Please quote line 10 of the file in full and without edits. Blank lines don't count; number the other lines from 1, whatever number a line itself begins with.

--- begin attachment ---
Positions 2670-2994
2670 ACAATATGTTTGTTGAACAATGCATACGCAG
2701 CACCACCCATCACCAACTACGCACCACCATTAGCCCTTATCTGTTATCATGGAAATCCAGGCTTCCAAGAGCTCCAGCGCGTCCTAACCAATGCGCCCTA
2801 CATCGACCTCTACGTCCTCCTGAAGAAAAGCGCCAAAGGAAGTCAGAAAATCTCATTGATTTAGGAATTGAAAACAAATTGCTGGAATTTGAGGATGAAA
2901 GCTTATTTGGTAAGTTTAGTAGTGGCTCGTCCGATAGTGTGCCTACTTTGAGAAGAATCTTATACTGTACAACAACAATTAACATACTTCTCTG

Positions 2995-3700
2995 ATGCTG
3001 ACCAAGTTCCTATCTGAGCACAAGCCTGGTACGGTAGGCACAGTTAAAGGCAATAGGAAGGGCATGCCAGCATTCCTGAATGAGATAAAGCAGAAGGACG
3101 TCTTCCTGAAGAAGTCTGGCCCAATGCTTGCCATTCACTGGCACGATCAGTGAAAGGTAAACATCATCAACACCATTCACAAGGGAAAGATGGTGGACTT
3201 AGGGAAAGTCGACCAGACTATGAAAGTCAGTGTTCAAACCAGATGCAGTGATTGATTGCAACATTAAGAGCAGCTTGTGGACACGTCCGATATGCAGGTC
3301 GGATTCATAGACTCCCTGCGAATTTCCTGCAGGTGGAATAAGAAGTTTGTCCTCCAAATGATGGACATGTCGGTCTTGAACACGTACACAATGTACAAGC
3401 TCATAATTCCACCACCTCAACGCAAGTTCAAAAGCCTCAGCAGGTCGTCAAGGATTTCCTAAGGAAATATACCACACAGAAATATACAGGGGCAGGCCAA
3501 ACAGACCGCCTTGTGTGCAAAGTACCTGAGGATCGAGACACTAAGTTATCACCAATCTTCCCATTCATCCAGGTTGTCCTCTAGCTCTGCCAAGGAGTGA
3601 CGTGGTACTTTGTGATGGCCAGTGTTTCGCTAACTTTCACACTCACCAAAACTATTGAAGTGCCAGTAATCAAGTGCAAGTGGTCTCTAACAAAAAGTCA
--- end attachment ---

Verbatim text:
3201 AGGGAAAGTCGACCAGACTATGAAAGTCAGTGTTCAAACCAGATGCAGTGATTGATTGCAACATTAAGAGCAGCTTGTGGACACGTCCGATATGCAGGTC